Monthly Archives: May 2012

For uninteresting reasons I’ve been under a lot of stress for the past two weeks – lots to do, lots to do. Now it’s the last day of May and I’m wondering what happened to spring. Other than foraging for ramps, I haven’t had much of a chance to enjoy the season’s best produce – although there has been a good deal of asparagus. It’s a big thing here in Berlin – both the green and the white varieties.

Sometimes when I get preoccupied, I find myself going from point A to B without engaging, too busy stewing and dwelling on thoughts. This had been happening last week, so I made myself go grocery shopping first thing Saturday morning before I sat down at the computer. I picked up asparagus and some good potatoes at the market. Simple, great things to have around. It was going to be a long, sad weekend and there wouldn’t be much room for planning dinners (except: shout out to Alexis for drinking wine with me at the faux-American “dive bar” in Prenzlauer Berg on Sunday – that was fun).

One day, when I get sick of writing paragraphs about the role of architectural ornament in the history of art, I’m going to open a bar – not a restaurant – and serve some amazing cocktails based mostly on obscure Italian aperitifs. And I’m going to have a daily one-pot dish – gumbo, jambalaya, tamales, whatever. It’s going to be great.

Since it was memorial day weekend in the U.S., thought of one memorial day weekend three years ago in Chicago. This beginning-of-summer holiday always fell right before finals week for us on the quarter system, so I always spent it writing papers. But that year it was my very last quarter of coursework, ever, and I was more carefree. So I did a lot of wine-drinking with my roommates on Cleaver Street and some friends I had made in my new department that year. That summer ushered in one of the best years of graduate school – the time between coursework and exams when the idea of a dissertation wasn’t real, but you felt like you were moving on to a whole new phase.

Simple, great things (roasted):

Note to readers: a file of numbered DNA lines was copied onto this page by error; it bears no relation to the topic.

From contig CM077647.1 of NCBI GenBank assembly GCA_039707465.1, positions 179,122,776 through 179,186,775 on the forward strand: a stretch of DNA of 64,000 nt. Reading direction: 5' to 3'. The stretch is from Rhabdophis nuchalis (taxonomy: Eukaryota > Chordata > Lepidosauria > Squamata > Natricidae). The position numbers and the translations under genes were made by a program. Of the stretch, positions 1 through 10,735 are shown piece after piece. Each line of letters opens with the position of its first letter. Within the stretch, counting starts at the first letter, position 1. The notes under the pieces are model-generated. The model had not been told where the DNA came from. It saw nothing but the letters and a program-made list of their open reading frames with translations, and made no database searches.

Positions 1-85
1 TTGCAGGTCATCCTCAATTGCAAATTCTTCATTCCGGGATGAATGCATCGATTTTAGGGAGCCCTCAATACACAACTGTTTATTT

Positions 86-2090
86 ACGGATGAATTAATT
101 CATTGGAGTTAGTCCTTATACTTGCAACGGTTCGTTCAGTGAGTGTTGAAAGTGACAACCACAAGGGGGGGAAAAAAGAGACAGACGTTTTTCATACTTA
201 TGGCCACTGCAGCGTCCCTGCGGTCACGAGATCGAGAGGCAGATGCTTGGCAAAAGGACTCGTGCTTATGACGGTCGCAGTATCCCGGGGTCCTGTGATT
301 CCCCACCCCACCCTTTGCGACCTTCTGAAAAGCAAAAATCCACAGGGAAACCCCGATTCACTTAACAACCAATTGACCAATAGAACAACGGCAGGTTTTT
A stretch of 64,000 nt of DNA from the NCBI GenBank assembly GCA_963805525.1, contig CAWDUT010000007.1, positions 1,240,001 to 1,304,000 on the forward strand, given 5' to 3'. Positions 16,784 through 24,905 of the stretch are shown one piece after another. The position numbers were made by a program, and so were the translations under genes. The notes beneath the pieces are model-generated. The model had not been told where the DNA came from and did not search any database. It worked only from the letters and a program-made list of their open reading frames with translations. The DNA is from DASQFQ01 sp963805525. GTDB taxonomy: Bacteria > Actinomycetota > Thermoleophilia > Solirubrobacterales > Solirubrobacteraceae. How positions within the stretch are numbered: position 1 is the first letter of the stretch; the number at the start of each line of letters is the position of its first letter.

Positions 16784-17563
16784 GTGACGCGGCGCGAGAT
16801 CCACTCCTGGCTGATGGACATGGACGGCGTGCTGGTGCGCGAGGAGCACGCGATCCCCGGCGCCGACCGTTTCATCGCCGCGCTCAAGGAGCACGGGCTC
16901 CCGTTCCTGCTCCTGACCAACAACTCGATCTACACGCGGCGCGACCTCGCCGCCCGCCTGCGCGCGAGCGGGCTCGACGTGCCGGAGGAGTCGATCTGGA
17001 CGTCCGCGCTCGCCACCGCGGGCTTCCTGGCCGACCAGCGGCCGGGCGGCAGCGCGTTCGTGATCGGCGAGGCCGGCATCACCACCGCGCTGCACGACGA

Buy the best looking asparagus and potatoes you can find at the market. Buy small potatoes and thin stalks of asparagus. Wash and trim the asparagus, wash and half the potatoes. Preheat your oven to hot- I put mine here at 200 C. Then douse all of the vegetables in olive oil and shake them around in a pan with lots of salt and pepper. You should see evidence of both easily from afar. Roast until the potatoes are golden brown and the asparagus is wilted and caramelized. Serve with two fried eggs, and cold rosé wine.


Last week I finally got around to going to Paris.

I was excited to go but hadn’t really thought about it much about it before I went. I had heard so many people rave about the city and just as many complain about how it wasn’t all that great, and I didn’t know what to make of all the info and opinions. Paris, unlike Berlin, is so mythologized in the minds of Americans that you’re almost guaranteed to be let down in one way or another if you fixate on having a certain experience. So I decided to spend a mere afternoon [ reading a few blogs on the subject ], and limited the information flow to a few suggestions from friends. As it turns out, this was a good plan. I really liked Paris.

I loved the tiled and brightly-lit métro stations. I didn’t care for the cost and hassle of buying tickets (Berlin as a city is much cheaper and easier than Paris in many ways) but I found myself riding around more than I probably had too because it was just fun.

I also was impressed with the density of parks and monuments, and the supreme sense of order that pervaded these. I suppose Paris was a pioneer in the whole urban planning thing and it shows. I really was taken aback by the extent to which its parks were manicured, even more so than the garden squares and parks of London. I only went into one museum during my time there, since the city itself felt a bit like a museum.

I liked how, in front of the Arc de Triomphe du Carrousel, lines made of stone slabs radiated outward from a single point toward the city as if to envelop the whole thing in a net.

And, yes, there was food. I don’t have a great deal of cash and I wasn’t there for long, but I did make it a point to make the most of it. The first night I had the good fortune to overlap with a [ friend from Chicago ] who was on her way out. We went to a wine bar, had a planche de charcuterie and wines from the Languedoc and she told me amazing stories about her journeys through France. It was a great way to begin the trip.

Thanks to a handy set of recommendations from David Lebovitz’s blog, I also had [ a sort-list of places to try ] saved to my iPad. The two places that I tried (A la biche au bois and Breizh Café) were both recommended on his list, and were both winners.

I am not the right person to discuss Parisian cuisine, but I will share one memorable dinner that I had: A cold wine-based aperitif, which was delicious but whose name I forget. A salade perigourdine, served in this case with foie gras instead of the more traditional gesier de canard (confit of duck gizzards). Then there was roast duck with wild mushrooms followed by a cheese course and a chocolate mousse drenched in Grand Marnier. That night I drank Côtes du Rhône.

I didn’t do much food photography. I was eating alone most of the time and just thought it would be weird to whip out a camera. I did take a picture of the one felafel sandwich I had. I’ve got to say that I found it mediocre. The eggplant was oily and flavorless and the bread was tough. And it cost 5 euros.